Since Hearthstone was officially released in March 2014, many players have stood out as exceptional. Between tournaments and streaming, certain players have become household names in Hearthstone. These days, there are dozens of professional Hearthstone players, but with this many talented individuals, it gets a bit harder to figure out who is truly amazing. We took a trip down memory lane to put together a list of the best Hearthstone pros of all-time, and I’ll give you a hint: if you know anything about Hearthstone, the first three names aren’t going to be a surprise.
Firebat was the first player to ever win a Hearthstone World Championship. After Hearthstone officially launched, Blizzard set up a yearly World Championship that offered incredibly tough competition and, of course, a grand prize of $100,000. At the time, Firebat was a nobody in the Hearthstone scene, but he swept through the competition, decimating Xixo in the finals with a decisive 3-0 score. Oh, he was also 18 at the time.
After winning the World Championship, Firebat got the recognition he deserved, and went on to win a handful of other tournaments. Throughout the end of 2014 and all of 2015, Firebat was the Hearthstone pro to watch, collecting five first place and four second place finishes at major tournaments.
However, since 2015, Firebat hasn’t won anything, or even podium-ed. He himself admits that he’s no longer one of the best players, and prefers to dedicate his time to casting and streaming. Firebat has a long track record of interacting with the community, and he’s hosted several tournaments of his own. In fact, Firebat created an entirely new tournament format, dubbed “Batstone,” that uses new rules each time. GosuGamers puts out an awards section for Hearthstone each year, and one of the sections is Best New Caster. Last year, Firebat won it with a full 75% of the community vote, the most decisive vote on any of the polls.
Firebat may not be a professional to watch any longer, but he’s still a big name in the scene. His discussions about the game are always insightful and on-point. His casting is excellent, even when unaccompanied. He spends most of his time making the Hearthstone community better for everyone. Firebat might have taken a step back from professional Hearthstone, but he’s almost universally loved and respected — a rare feat in the modern gaming industry.
Pavel is the most recent Hearthstone World Champion. And he’s only 19! Unlike Firebat, Pavel was on the radar for a while before the championship. However, most of the discussion about Pavel wasn’t exactly positive. See, Pavel has the unique distinction of being the professional who won the most games during the time when Hearthstone’s meta was almost universally detested. Unfortunately, Pavel has become a bit of a punching bag for the community’s distaste of certain mechanics.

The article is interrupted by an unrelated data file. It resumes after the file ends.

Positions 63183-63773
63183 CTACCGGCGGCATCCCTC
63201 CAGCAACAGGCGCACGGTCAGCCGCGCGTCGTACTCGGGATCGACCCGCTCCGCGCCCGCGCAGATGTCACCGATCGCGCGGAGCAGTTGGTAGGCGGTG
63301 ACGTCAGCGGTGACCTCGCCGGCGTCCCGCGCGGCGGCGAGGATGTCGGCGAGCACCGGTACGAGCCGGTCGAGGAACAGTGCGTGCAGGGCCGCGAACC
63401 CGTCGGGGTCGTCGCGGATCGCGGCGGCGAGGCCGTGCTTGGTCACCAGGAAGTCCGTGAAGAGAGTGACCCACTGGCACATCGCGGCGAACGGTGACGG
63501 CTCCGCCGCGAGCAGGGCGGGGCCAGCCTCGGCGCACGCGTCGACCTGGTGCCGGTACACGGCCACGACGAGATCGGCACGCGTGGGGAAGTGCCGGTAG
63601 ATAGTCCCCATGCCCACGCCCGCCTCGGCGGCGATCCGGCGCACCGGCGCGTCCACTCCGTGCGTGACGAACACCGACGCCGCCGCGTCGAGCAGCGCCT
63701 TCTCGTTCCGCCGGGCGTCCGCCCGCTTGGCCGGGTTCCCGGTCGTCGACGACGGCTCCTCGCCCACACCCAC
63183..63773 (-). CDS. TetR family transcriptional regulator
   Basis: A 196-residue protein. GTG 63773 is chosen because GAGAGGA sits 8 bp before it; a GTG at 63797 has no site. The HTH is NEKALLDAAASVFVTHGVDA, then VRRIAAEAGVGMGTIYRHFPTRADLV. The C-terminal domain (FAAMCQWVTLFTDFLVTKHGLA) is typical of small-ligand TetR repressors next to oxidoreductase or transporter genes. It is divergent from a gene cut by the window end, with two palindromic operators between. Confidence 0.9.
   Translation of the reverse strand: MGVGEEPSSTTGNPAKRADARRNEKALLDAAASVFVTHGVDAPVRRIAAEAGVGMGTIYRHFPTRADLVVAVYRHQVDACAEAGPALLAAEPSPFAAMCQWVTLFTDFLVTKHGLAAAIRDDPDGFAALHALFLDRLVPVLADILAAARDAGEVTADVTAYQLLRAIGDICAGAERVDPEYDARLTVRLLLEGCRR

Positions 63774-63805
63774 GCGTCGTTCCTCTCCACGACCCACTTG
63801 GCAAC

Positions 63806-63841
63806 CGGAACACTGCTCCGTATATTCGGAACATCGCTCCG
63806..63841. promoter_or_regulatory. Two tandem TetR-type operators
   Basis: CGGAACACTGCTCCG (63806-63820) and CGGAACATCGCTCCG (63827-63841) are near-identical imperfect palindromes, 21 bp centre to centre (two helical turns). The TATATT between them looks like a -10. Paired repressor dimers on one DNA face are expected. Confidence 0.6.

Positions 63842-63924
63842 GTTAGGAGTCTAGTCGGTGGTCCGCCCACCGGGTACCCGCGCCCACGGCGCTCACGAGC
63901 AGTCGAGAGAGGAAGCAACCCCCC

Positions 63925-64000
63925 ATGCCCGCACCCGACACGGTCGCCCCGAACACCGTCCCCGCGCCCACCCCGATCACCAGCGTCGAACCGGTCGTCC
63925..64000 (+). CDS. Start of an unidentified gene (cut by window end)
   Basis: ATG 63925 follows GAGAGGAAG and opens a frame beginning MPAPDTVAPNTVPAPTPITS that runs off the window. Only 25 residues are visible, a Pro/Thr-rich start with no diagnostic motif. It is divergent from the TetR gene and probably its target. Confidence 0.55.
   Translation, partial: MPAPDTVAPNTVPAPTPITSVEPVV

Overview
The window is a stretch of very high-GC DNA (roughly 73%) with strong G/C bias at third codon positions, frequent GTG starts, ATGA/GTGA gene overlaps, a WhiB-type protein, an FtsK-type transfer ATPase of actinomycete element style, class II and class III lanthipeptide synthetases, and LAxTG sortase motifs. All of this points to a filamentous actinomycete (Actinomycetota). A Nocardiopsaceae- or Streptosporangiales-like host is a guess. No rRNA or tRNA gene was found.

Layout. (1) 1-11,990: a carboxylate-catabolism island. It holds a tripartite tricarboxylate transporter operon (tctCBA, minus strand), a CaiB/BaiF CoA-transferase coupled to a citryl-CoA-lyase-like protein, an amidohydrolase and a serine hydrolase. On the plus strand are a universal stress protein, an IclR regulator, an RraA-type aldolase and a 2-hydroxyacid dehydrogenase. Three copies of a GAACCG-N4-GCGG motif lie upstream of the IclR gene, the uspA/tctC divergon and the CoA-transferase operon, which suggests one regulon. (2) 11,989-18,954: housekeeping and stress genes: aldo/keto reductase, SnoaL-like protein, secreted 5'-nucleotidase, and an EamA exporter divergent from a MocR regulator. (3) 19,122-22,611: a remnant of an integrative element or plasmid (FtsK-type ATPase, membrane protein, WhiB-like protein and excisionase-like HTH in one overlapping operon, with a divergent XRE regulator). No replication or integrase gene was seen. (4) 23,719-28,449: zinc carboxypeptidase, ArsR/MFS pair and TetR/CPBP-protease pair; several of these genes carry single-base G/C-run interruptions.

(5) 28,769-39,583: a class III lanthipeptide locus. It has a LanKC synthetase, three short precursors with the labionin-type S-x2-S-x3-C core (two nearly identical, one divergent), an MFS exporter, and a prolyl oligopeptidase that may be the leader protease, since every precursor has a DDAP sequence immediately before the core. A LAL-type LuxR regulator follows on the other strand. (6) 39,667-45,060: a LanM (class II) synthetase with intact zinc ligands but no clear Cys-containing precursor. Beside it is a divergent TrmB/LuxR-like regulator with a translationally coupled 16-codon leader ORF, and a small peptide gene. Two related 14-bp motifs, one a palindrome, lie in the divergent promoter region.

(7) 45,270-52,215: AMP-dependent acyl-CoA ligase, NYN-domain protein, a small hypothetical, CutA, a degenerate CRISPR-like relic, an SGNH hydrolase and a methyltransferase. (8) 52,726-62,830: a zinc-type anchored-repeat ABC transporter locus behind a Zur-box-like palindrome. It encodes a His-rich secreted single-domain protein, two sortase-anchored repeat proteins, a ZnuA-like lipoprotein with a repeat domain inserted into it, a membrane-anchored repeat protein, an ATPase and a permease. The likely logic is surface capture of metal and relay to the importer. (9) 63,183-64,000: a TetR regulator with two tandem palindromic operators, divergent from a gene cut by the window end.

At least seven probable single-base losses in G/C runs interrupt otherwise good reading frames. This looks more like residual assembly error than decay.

The first tournament Pavel won – the qualifiers for the World Championship – was off the back of a ridiculously lucky play. His opponent, Amnesiac, had the game all but wrapped up with a Malygos on board and lethal everywhere. Pavel, in a Hail Mary, plays Babbling Book. He gets Polymorph, probably the only card that could have saved him, and goes on to win the match 4-3. Babbling Book was renamed by the community “Paveling Book” after this incident. With this, Pavel became the poster child for lucky wins.
However, Pavel has done his damnedest to get rid of that title. Of course, randomness still contributes to his wins, but Pavel has placed first so many times, in such a consistent fashion, that you can’t deny his skill anymore. He took home the World Championship with a 4-2 win against DrHippi, bringing home a prize of $250,000. He followed that up with two more first place finishes in major tournaments, as well as a few podium placements. Pavel also holds the #1 place on GosuGamers’ top players, and has for months, with a 71% win rate in all tournament matches. Let that sink in for a moment. Pavel has proved himself over and over, and easily makes our list of the best Hearthstone pros of all time.
We’ll round off our top three with our final World Champ. Ostkaka was the second player to win the Hearthstone World Championship, but he’s a bit of an outlier here. He hasn’t won any tournaments aside from the World Championship. However, at the time of the World Championship 2015, everyone figured that either Thijs or Ostkaka would win it. Even without any first place tournament wins under his belt, everyone respected Ostkaka as one of the best players in the scene. He and Thijs ended up pitted against each other in the second round, and most viewers assumed this was the match that would, ultimately, decide the outcome of the entire tournament. Turns out they were right–Ostkaka proved his skill to the world, and finished the final round with a clean 3-0 against Hotform.
Ostkaka is an anomaly within the Hearthstone scene. He appeared out of nowhere, didn’t win any tournaments, and didn’t stream. Without any real community presence, Ostkaka was widely regarded as one of the best professionals in the scene. After he won the World Championship, he continued to compete but, unfortunately, hasn’t won a single tournament since. He’s still an amazing player, but he seems to have disappeared from everyone’s minds. Ostkaka’s trajectory reminds us that without streaming regularly, it’s difficult to maintain your reputation in the Hearthstone scene.
Thijs was considered the best player in Hearthstone for the better part of a year during 2015-2016. Although he had competed in – and won – tournaments before, his fame was largely kicked off by the Archon Team League Championship. It was a team event hosted by Amaz and Archon, with teams of three players squaring off against each other.